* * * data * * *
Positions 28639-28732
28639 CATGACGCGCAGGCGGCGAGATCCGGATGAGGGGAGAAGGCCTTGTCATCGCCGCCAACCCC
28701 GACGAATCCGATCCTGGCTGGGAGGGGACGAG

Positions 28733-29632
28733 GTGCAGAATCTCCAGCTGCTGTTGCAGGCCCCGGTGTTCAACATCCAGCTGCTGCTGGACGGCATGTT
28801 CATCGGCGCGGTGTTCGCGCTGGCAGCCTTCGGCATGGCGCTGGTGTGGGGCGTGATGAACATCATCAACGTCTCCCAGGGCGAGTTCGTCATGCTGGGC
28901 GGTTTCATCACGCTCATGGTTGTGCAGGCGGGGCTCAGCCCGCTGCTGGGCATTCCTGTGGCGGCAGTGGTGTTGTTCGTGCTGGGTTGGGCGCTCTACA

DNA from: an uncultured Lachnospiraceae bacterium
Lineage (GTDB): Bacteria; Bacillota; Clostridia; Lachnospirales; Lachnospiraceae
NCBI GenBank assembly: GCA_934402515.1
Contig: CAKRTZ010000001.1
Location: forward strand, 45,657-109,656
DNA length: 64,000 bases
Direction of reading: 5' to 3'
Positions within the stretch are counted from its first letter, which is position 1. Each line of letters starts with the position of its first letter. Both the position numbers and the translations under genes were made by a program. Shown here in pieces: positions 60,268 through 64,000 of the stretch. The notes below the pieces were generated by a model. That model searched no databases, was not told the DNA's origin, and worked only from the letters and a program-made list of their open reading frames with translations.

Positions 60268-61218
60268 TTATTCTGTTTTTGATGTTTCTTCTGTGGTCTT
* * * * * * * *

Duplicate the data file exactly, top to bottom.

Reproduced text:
Positions 28639-28732
28639 CATGACGCGCAGGCGGCGAGATCCGGATGAGGGGAGAAGGCCTTGTCATCGCCGCCAACCCC
28701 GACGAATCCGATCCTGGCTGGGAGGGGACGAG

Positions 28733-29632
28733 GTGCAGAATCTCCAGCTGCTGTTGCAGGCCCCGGTGTTCAACATCCAGCTGCTGCTGGACGGCATGTT
28801 CATCGGCGCGGTGTTCGCGCTGGCAGCCTTCGGCATGGCGCTGGTGTGGGGCGTGATGAACATCATCAACGTCTCCCAGGGCGAGTTCGTCATGCTGGGC
28901 GGTTTCATCACGCTCATGGTTGTGCAGGCGGGGCTCAGCCCGCTGCTGGGCATTCCTGTGGCGGCAGTGGTGTTGTTCGTGCTGGGTTGGGCGCTCTACA

DNA from: an uncultured Lachnospiraceae bacterium
Lineage (GTDB): Bacteria; Bacillota; Clostridia; Lachnospirales; Lachnospiraceae
NCBI GenBank assembly: GCA_934402515.1
Contig: CAKRTZ010000001.1
Location: forward strand, 45,657-109,656
DNA length: 64,000 bases
Direction of reading: 5' to 3'
Positions within the stretch are counted from its first letter, which is position 1. Each line of letters starts with the position of its first letter. Both the position numbers and the translations under genes were made by a program. Shown here in pieces: positions 60,268 through 64,000 of the stretch. The notes below the pieces were generated by a model. That model searched no databases, was not told the DNA's origin, and worked only from the letters and a program-made list of their open reading frames with translations.

Positions 60268-61218
60268 TTATTCTGTTTTTGATGTTTCTTCTGTGGTCTT